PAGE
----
Inspections, Compliance, Enforcement, and Criminal Investigations
CPR Medical Devices, Inc. 12/13/11
Department of Health and Human Services
|Public Health Service
Food and Drug Administration
Center for Tobacco Products
10903 New Hampshire Avenue
Silver Spring, MD 20993
December 13, 2011
VIA UNITED PARCEL SERVICE
Mr. Romeo Worner
CPR Medical Devices, Inc.
161 Don Park Rd.
L3R 1C2, Canada
During an inspection of your firm located in Ontario, Canada,from July 11, 2011, through July 14, 2011, an investigator from the United States Food and Drug Administration (FDA) determined that your firm manufactures hand-held resuscitator devices. Under section 201(h) of the Federal Food, Drug, and Cosmetic Act (the Act), 21 U.S.C. § 321(h), these products are devices because they are intended for use in the diagnosis of disease or other conditions or in the cure, mitigation, treatment, or prevention of disease, or are intended to affect the structure or function of the body.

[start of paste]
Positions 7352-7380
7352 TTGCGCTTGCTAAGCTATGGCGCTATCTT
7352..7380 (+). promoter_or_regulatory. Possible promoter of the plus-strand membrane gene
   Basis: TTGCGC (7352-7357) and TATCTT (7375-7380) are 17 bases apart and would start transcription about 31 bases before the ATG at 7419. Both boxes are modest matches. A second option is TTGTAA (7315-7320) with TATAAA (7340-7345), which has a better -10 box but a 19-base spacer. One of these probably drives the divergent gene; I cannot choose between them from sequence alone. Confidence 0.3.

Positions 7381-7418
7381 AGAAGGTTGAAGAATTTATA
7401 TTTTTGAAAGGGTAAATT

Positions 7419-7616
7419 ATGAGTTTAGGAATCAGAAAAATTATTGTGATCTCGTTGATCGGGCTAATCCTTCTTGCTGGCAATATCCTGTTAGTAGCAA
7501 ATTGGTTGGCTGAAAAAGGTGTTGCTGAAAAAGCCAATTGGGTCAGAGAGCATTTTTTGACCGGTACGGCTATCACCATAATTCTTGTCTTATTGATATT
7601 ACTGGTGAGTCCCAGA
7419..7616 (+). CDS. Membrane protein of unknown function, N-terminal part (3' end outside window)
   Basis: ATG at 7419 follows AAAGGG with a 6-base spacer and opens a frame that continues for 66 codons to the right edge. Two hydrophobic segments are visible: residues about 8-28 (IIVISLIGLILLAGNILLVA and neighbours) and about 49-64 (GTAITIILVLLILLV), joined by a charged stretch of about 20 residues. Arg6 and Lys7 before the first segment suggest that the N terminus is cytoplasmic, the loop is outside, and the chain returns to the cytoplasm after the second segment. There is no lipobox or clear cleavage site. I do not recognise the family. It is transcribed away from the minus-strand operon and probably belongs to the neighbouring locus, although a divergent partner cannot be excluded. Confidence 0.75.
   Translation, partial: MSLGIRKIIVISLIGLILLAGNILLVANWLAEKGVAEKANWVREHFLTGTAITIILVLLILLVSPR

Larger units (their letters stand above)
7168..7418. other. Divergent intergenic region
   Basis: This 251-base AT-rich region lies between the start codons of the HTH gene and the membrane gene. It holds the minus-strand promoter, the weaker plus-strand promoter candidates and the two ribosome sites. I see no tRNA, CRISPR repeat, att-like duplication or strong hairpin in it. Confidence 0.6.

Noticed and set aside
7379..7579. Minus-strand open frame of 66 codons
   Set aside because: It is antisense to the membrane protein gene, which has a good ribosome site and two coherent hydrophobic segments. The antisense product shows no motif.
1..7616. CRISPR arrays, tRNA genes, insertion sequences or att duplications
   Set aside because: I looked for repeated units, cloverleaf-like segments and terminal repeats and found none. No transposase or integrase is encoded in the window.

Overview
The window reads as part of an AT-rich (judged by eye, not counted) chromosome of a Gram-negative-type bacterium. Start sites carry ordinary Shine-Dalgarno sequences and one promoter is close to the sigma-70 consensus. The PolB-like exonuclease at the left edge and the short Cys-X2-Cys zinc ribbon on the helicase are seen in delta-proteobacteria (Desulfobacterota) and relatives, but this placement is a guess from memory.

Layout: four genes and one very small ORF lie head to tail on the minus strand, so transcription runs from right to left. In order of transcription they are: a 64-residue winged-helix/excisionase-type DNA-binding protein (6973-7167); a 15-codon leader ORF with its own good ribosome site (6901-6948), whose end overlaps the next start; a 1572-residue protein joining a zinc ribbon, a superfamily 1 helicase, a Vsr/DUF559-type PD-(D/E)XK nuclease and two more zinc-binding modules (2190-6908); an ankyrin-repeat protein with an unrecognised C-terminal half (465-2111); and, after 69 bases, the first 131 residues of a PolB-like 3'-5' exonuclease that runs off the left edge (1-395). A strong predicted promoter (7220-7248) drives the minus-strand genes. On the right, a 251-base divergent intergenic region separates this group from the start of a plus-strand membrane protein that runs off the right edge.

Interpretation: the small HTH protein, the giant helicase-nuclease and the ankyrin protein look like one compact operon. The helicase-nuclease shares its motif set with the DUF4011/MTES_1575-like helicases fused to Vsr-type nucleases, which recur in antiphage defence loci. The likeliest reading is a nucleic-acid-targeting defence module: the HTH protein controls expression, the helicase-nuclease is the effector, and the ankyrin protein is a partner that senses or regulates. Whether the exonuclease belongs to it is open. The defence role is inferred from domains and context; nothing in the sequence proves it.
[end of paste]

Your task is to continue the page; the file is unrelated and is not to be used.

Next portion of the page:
This inspection revealed that these devices are adulterated within the meaning of section 501(h) of the Act, 21 U.S.C. § 351(h), in that the methods used in, or the facilities or controls used for, their manufacture, packing, storage, or installation are not in conformity with the current good manufacturing practice requirements of the Quality System regulation found at Title 21, Code of Federal Regulations (CFR), Part 820. These violations include, but are not limited to, the following:
1. Failure to adequately establish and maintain procedures for implementing corrective and preventive actions, as required by 21 CFR 820.100(a).
a. Your firm has not ensured the effectiveness of corrective and preventive actions. The investigator reviewed your firm’s Preventive Action Report (PAR) No. P08-001. The PAR was opened to address approved supplier issues regarding updating expired supplier certificates to implement methods of tracking quality certificates for critical vendors. The investigator observed that the PAR contained expired certificate dates for Approved Suppliers, however the PAR was closed. Therefore, the PAR failed to address the issue it was opened to address. Further, the investigator observed that there were no criteria for effectiveness or documentation to support your firm’s conclusion that the preventive action was complete.